Keith Hirst

Keith Hirst

The Tech Insiders PodQuest: Devlog #2

The Tech Insiders PodQuest: Devlog #2

Update 2023

I am no longer working on this podcast, although it is no longer relevant I still think theres value in the post so I am leaving it up.


I de-risked parts of my podcasts RSS feed generation by writing an RSS feed for my blog. I used a package called RSS and you can see the result here


I set out this week to generate an RSS feed for my blog to de-risk some of the assumptions I was making about generating a podcast RSS feed. I assumed:

  • Generation could be automated easily by looping over episodes
  • I would have to write the core part of the RSS feed by hand


It is much easier to find a post about generating an RSS feed for your blog than a Podcast. I found this post by Ashlee M Boyer. It explains how to build an RSS feed better than any other that I saw.

She actually sold me on RSS feeds for a blog. I really questioned how much they were used. RSS feeds seem tedious but, the idea of one place with all the blog articles you care about from around the web actually sounds quite nice!

I also wanted to make this client-side because I wanted the data to be up to date every time someone tries to check. Ashlee's post reminded me of getStaticProps in NextJS. This allows me to generate the feed at build time. This is great because my blog posts are markdown files stored in GitHub. So if I want to publish a blog post, I have to rebuild the site.

This has got me thinking, could I do this for my podcasts also. One less serverless function would be great. I don’t have this planned out in my head yet, but I’m imagining if I have an admin portal on my podcast site to upload a new episode that could trigger a rebuild of the site.

Do we really need a package?

It is always good to weigh the benefits of a package and its many dependencies VS writing it myself. Some packages are great if they save me a lot of time, even if there are lots of dependencies. Some packages offer way more features than I will ever use and are not really worth the extra space they take up.

Ashlee used a package called Feed, and she used this because it encoded HTML. When I checked out her RSS feed I saw that she had her full blog post there. I just want a link back to my site, so adding HTML to my RSS feed isn't a requirement.

But one thing that I didn’t consider was the description. I realised this oversight when I looked at a random podcast feed. It used HTML to format their description for podcast players, which I feel is important.

The Solution

Feed is a really great package, you don't need a ton of documentation to get started for one. But, it doesn’t support custom tags though, which is needed for certain podcast players. I went searching for alternatives and all of the ones I looked at had a dependency on a package named "RSS". When I checked the documentation, the example included the custom tags needed for getting a podcast on iTunes.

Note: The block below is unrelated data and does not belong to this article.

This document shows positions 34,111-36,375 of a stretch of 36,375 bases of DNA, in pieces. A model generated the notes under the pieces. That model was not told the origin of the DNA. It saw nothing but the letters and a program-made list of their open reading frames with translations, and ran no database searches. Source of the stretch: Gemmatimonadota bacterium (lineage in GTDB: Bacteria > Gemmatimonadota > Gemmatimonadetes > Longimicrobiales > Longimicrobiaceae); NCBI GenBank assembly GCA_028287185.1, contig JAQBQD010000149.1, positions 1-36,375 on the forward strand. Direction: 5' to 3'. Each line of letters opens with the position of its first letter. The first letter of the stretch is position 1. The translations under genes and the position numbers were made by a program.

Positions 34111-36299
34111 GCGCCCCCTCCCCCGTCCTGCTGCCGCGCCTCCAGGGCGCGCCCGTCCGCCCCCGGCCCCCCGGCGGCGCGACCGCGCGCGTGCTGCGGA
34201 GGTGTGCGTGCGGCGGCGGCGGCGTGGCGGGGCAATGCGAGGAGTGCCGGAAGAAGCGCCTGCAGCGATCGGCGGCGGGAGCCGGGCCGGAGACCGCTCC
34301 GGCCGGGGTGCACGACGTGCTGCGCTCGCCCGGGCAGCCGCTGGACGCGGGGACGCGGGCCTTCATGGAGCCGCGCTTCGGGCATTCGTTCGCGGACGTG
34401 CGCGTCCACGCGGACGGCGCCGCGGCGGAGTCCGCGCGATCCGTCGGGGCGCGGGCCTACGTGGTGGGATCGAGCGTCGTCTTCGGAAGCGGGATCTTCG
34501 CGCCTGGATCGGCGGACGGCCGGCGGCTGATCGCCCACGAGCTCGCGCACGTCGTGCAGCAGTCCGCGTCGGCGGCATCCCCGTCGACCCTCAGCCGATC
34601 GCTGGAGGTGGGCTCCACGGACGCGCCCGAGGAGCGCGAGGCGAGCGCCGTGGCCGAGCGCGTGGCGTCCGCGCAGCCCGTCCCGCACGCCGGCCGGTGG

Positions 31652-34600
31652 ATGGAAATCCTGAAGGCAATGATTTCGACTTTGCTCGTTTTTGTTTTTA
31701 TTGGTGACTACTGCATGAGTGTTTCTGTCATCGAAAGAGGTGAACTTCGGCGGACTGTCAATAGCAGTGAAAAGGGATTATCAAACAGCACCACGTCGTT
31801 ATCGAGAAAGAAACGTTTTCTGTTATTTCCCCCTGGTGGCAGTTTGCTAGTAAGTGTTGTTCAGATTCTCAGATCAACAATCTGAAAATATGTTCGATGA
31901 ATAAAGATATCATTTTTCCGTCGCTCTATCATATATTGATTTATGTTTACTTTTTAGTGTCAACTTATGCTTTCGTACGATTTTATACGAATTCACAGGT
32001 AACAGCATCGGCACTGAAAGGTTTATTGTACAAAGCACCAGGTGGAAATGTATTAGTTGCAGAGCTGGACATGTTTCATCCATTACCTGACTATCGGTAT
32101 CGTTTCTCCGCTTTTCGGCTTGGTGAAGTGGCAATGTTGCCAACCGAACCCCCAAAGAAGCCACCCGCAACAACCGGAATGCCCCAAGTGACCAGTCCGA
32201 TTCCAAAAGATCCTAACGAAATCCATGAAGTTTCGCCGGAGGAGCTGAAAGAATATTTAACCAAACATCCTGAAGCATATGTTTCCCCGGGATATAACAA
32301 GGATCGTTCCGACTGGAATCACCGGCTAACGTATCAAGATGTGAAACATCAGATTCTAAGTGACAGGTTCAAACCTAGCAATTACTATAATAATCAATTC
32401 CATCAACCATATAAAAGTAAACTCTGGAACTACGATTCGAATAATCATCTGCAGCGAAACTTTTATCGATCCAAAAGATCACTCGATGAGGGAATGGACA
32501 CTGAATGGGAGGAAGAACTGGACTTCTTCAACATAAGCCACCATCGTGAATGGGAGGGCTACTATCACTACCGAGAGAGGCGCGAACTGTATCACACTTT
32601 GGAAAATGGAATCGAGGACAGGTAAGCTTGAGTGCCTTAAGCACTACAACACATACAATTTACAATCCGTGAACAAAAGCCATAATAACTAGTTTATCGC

Take this following advice with a pinch of salt but, if you look at the weekly downloads you can get an idea of how good a package is. Always do research if in doubt though, packages all have to start somewhere so a few hundred downloads may just mean it isn’t popular yet but is still amazing.

My solution was pretty much the same as Ashlee’s. I just took the 15 most recent posts for my RSS feed. You can see the code below, but I would definitely recommend going and checking out Ashlee’s post to get a better understanding of RSS feeds.

  const feed = new RSS({
    title: 'Web Development blog by Keith Hirst',
    description: 'I am a Software Consultant based in the UK writing articles around the various technical and soft skills that I have learn since I started professional Software engineering in 2011',
    feed_url: `${baseUrl}/rss.xml`,
    site_url: baseUrl,
    language: 'en'

  allPostsData.slice(0,15).forEach(({id, date, title, description }) => (
      author: 'Keith Hirst',
      url: `${baseUrl}/posts/${id}`,

  fs.writeFileSync('public/rss.xml', feed.xml());

And that outputs a file to for people to use in their viewers.

Next Steps

I wasn't that surprised at how easy it was to write an RSS feed, but I was very surprised how much fun it was and also realising the benefits of having an RSS feed on your site has really made me re-think how useful they are.

I'm due to record my first interview in the next couple of weeks and then I can start to build out the hosting for my podcast. After that I can start building out my site and hosting. I am probably going to use AWS because I am familiar with it but I will talk more about my tech choices next time.

See you next time!